Cardiomyopathy - restrictive; Restrictive cardiomyopathy
Restrictive cardiomyopathy refers to a group of disorders in which the heart chambers are unable to fill with blood properly because of stiffness of the heart. In restrictive cardiomyopathy, the heart is normal in size or only slightly enlarged, but it cannot relax normally during diastole (that is, the time between heartbeats in which the blood returns from the body to the heart).
Later in the disease, the heart may not pump blood efficiently. The abnormal heart function can affect the lungs, liver, and other body systems. Restrictive cardiomyopathy may affect either or both ventricles and may or may not be associated with a disease of the heartmuscle.
Causes, incidence, and risk factors
The most common causes of restrictive cardiomyopathy are amyloidosis and idiopathic myocardial fibrosis (a scarring of the heart of unknown cause). It frequently occurs after a heart transplant.
Other causes of restrictive cardiomyopathy include sarcoidosis, hemochromatosis, radiation fibrosis, and various tumor infiltrations of the heart. More rarely, restrictive cardiomyopathy is caused by diseases of the endocardium (the lining of the heart) such as endomyocardial fibrosis and Loeffler’s syndrome.
- Excessive tiredness (fatigue)
- Swelling of the feet and ankles
- Difficulty breathing o especially with exertion o at night o when lying flat
- Easily fatigued (poor tolerance of exercise)
- Swelling of the abdomen
Signs and tests
An examination may show signs of heart failure with fluid backup into the lungs or the systemic circulation (the extremities, gastrointestinal tract, and liver). The neck veins may be distended. Listening to the chest with a stethoscope (auscultation) may show lung crackles and may show abnormal or distant heart sounds.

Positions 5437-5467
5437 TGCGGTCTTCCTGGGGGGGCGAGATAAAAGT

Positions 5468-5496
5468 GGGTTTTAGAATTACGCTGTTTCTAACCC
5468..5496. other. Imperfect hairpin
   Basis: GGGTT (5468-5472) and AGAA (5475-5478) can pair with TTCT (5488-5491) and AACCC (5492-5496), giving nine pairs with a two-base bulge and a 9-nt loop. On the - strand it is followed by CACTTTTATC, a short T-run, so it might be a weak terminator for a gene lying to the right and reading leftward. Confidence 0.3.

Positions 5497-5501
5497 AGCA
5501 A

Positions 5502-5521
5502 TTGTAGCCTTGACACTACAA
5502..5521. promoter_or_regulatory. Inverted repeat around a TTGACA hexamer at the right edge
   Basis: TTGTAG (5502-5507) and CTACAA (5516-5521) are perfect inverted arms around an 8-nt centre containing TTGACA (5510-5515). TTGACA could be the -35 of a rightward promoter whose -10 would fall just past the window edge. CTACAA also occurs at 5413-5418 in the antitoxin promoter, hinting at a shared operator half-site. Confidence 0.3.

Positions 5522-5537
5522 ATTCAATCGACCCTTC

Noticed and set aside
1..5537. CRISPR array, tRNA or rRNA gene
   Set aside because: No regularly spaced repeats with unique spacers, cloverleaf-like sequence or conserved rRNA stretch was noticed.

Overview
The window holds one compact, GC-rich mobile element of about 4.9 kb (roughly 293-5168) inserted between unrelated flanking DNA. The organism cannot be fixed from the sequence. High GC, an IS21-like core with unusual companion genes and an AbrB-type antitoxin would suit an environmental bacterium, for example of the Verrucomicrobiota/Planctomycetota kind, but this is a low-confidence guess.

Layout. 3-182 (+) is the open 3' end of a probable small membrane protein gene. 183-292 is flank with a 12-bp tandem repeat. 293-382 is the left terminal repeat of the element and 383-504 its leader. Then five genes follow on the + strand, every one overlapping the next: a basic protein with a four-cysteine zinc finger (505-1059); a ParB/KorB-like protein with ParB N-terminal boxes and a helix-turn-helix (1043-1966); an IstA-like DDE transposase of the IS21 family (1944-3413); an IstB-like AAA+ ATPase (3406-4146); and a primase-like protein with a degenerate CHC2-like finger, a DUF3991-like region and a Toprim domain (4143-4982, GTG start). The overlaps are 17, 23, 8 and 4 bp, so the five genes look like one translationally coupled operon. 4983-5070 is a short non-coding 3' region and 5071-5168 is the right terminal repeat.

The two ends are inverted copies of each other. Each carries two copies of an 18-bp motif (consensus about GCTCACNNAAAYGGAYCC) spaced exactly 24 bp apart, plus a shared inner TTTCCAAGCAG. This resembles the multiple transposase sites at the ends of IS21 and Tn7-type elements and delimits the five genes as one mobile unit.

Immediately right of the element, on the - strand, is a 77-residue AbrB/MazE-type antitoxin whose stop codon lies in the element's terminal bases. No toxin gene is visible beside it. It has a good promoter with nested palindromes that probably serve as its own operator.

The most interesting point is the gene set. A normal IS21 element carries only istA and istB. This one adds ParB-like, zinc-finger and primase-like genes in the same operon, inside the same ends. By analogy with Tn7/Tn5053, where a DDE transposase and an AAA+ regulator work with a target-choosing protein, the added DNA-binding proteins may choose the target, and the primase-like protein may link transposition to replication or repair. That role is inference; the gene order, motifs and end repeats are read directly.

Tests that may indicate restrictive cardiomyopathy (by showing symmetrical thickening of the ventricle walls and signs of abnormal heart function such as decreased cardiac output, and/or elevated end diastolic pressure) include:
- ECG (electrocardiogram)
- Echocardiogram and Doppler study
- Coronary angiography
- Chest X-ray
- Chest CT scan
- Chest MRI scan
Restrictive cardiomyopathy may be hard to differentiate from constrictive pericarditis. A biopsy of the heart muscle may be used to confirm the diagnosis.
A cardiac catheterization procedure can sometimes help differentiate the two cardiomyopathies by performing simultaneous left and right heart catheterization. In some cases, surgical exploration and biopsies are the only means to definitely distinguish restrictive cardiomyopathy from constrictive pericarditis.
Little therapy is known to be effective for the treatment of restrictive cardiomyopathy. The goal of treatment is to control symptoms and to improve the quality of life.
Various medications may be used to control symptoms. Diuretics may help somewhat in removing fluid, which can improve breathing. Depending on the underlying heart disease, some patients with restrictive cardiomyopathy may benefit from steroids or chemotherapy. A heart transplant may be considered if the function of the heart is very poor.
People with restrictive cardiomyopathy may be candidates for heart transplant. Prognosis is dependent on the underlying cause but it is usually poor. Average (mean) survival after diagnosis is 9 years.
Progressive heart failure, mitral regurgitation, Tricuspid regurgitation.
Calling your health care provider
Call your health care provider if symptoms of restrictive cardiomyopathy are present.
by Janet G. Derge, M.D.
All ArmMed Media material is provided for information only and is neither advice nor a substitute for proper medical care. Consult a qualified healthcare professional who understands your particular history for individual concerns.